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Peanut Butter Monster
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419 Posts
Discussion Starter · #1 ·
ive been training mainly with compounds for a few months, sticking to the madcow routine and had good gains, ive put this routine together with the hope of still gaining size by mainly doin the biglifts,

(mon)

bench 5x5

rows 5x5

barbell curls 2xfailure

(wed)

squats 5x5

weighted chins 5x5

calf raise 3x20

(fri)

stnding ohp 5x5

Deads 5x5

close grip bench 2xfailure

i plan to eat big, and garndually increase the weights each week, not sure wether to keep the weights the same thru the 5x5?? or work up to my heavy set 5? any thoughts???
 

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My Protein Discount Code MP2819
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5,868 Posts
Aha, the old 'shall I save some gas for the final set' question. Answer is no, you either work a muscle or you don't each time you do not push yourself on a set, its pretty much wasted. Go for a good weight each time aiming to fail on the 5th rep, if you have more in you, do another! don't stop as you have reached your target rep range.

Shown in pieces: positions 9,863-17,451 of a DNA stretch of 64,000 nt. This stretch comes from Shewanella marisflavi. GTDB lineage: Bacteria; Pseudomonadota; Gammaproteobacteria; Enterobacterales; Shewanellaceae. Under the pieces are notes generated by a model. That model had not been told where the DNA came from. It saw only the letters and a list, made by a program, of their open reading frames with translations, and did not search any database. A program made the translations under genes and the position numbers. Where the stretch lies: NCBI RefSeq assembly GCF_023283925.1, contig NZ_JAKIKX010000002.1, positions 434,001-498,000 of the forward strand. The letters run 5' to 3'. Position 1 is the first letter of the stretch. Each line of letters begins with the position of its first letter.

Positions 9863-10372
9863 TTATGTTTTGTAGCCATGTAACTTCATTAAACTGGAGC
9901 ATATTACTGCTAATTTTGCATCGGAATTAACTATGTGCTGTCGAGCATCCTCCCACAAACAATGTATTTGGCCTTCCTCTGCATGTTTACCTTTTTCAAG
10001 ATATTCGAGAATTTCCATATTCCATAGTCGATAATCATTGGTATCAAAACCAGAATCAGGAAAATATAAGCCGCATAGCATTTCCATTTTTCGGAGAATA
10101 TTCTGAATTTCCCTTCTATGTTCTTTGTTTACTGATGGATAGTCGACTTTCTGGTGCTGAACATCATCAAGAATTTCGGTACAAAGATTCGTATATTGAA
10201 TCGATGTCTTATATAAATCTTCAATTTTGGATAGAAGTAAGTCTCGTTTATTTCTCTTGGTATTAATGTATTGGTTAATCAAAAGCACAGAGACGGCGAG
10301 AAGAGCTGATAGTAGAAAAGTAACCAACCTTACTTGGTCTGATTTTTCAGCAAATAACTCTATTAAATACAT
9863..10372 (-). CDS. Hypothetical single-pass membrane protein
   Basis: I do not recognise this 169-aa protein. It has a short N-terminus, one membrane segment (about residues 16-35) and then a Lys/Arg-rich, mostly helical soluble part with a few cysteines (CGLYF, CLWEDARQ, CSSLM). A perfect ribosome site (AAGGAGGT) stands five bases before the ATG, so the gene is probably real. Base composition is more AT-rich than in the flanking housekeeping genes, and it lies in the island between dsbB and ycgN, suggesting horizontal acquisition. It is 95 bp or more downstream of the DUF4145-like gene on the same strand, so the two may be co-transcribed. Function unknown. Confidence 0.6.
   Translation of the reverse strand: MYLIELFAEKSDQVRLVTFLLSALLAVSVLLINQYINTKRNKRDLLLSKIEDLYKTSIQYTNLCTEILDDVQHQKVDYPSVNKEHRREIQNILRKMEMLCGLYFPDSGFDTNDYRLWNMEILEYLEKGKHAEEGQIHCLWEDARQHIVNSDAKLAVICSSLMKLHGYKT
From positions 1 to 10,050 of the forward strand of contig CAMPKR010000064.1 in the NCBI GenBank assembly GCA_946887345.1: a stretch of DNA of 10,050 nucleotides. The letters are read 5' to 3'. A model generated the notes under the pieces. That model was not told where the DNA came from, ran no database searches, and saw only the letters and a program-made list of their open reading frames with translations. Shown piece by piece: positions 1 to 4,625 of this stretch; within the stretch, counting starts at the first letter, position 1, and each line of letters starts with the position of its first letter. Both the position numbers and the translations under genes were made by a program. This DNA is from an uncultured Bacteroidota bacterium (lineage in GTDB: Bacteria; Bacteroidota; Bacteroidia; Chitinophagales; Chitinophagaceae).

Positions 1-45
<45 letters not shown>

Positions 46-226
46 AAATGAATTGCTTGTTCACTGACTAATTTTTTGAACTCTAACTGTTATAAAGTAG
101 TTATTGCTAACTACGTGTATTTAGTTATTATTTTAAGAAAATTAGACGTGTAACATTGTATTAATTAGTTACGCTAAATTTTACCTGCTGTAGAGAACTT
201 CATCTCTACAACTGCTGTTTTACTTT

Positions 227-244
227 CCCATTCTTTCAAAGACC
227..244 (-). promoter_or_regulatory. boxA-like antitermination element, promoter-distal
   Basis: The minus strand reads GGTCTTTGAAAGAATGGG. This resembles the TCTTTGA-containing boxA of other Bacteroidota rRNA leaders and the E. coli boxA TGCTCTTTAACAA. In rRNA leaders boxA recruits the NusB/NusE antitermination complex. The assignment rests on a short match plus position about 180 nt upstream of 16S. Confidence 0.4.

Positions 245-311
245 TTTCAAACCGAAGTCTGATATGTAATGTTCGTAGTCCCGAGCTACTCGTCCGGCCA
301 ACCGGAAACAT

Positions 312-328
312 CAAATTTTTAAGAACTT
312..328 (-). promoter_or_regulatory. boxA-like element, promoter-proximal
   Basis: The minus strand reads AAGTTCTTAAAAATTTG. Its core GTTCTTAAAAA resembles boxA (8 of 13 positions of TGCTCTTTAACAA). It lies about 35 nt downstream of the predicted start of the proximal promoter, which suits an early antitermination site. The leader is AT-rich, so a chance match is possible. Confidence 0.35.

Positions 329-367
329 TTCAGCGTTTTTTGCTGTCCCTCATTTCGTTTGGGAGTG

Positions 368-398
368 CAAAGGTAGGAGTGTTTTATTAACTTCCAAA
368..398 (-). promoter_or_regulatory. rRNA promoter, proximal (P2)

This is the problem with multiple sets of the same reps as inevitably you run out of juice on the 4th and 5th set so end up doing 4,3 or even 2 reps and occasionally you feel super strong on the first set and do 8 or something completely throwing you off.

Just push that iron till you cant safely perform another rep, dont get too obsessed with reps, aim for five but a few either way wont hurt in the long run, your muscle only knows if its worked or not, when you reach at least 5 on all 5 sets, then increase the weight, simple :thumb:

hth

SD
 

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Retired
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6,805 Posts
IMO...

Start with a 5x5 weight that you can do fairly comfortably. Many a muscle has been built with volume without failure. Increase the weight each session until you stall.... then deload, and repeat.
 

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My Protein Discount Code MP2819